Theater Review: Shaw marks its first half century
Michael Ball, Robin Evan Williams, and Deborah Hay in "Heartbreak House"
In 2011, the Shaw Festival marks its fiftieth anniversary by paying homage to its past while looking to the future. That means more contemporary works by “modern Shavians” along with the Shaw classics. So Candida—which opened the Festival’s first season—shares the bill with the Canadian premiere of the edgy Pulitzer-winning Topdog/Underdog by Suzan-Lori Parks. There’s less of the obscure Edwardian and twentieth century work that characterized the Festival under former artistic director Christopher Newton, and the productions tend toward the respectable rather than the risky, but the Shaw remains one of the finest ensemble companies in North America. What the Shaw does best is produce “theater of ideas”—linguistically rich, thought-provoking plays with the large casts only a repertory company can afford. Even when the productions disappoint, they still fascinate.
by Bernard Shaw
Directed by Christopher Newton, Festival Theatre
For a show about broken hearts, Heartbreak House is startlingly funny—and prescient. First published in 1919, Shaw wrote the play in response to World War I, crafting an allegory of a fading England in the last gasp of Empire. The script tells the story of a weekend party at the home of the eccentric, ageing Captain Shotover that culminates in the revelation of each guest’s secret heartbreak. Then, in a surreal third act, the house is bombarded by bombs, uncannily predicting the Blitz of World War II. This is Shaw at his most biting yet poetic, his most caustic and—in the whimsical banter between the iconoclastic houseguests—his most comic.
Christopher Newton directs an eloquent production that bursts with movement. Watch his masterful direction of the heart-to-heart talk between the seemingly timid ingénue Ellie, played with almost grating earnestness by Robin Evan Willis, and her mentor, the beguiling Hesione Hushabye, slinkily played by Deborah Hay. What might otherwise be heavy-handed exposition becomes a swiftly moving scene as Hesione prowls the stage while the distraught Ellie tries to keep up. As is standard here, the acting ensemble is excellent, speaking Shaw’s verbose prose with ease. Benedict Campbell’s blustery, babyish Boss Mangan, a captain of industry whose industry has collapsed, particularly resonates in the post-bailout era, while Michael Ball’s Captain Shotover is a loveable curmudgeon brimming with unexpected enlightenment.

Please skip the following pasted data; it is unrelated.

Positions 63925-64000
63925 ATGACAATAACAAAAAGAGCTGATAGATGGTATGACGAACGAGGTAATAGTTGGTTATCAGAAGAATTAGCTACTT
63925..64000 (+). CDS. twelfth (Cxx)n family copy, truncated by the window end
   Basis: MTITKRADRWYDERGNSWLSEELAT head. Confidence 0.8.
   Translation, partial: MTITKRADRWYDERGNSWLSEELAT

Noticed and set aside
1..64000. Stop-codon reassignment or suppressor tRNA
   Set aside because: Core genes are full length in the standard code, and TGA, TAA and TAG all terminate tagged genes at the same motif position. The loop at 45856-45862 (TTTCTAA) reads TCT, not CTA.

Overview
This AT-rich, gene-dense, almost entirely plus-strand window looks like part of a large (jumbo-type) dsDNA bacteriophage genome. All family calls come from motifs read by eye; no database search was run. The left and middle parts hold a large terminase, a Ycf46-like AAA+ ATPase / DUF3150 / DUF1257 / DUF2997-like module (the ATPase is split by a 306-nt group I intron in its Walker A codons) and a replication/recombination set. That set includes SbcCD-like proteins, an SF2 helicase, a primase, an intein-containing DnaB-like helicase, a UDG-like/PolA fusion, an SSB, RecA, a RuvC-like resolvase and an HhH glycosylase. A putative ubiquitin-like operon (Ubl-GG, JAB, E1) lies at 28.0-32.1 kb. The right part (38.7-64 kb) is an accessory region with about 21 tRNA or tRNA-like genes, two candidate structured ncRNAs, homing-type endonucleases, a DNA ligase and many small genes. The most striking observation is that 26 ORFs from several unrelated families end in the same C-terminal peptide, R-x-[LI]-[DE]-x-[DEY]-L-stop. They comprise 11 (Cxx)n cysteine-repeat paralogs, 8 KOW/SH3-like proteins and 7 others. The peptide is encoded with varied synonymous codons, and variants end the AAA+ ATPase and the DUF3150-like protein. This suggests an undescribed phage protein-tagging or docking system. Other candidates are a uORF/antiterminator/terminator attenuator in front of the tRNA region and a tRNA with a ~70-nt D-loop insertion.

In Act III, Newton transforms the play’s nautical metaphors—which imply the ageing English Empire is a ship adrift at sea—into three-dimensional reality. The drapes fall away and Shotover’s ship-like house, designed with exquisite coziness by Leslie Frankish, is instantly transformed into an actual ship. It’s an inspired choice— yet somehow, it doesn’t pack the wallop it could. Newton’s production is exquisitely rendered, but its measured stateliness undermines its trump card. In the end, this House is more quiet reflection than heartbreak, yet it is still an illuminating look at a rarely performed play.
Drama at Inish—A Comedy
by Lennox Robinson
Directed by Jackie Maxwell, Courthouse Theatre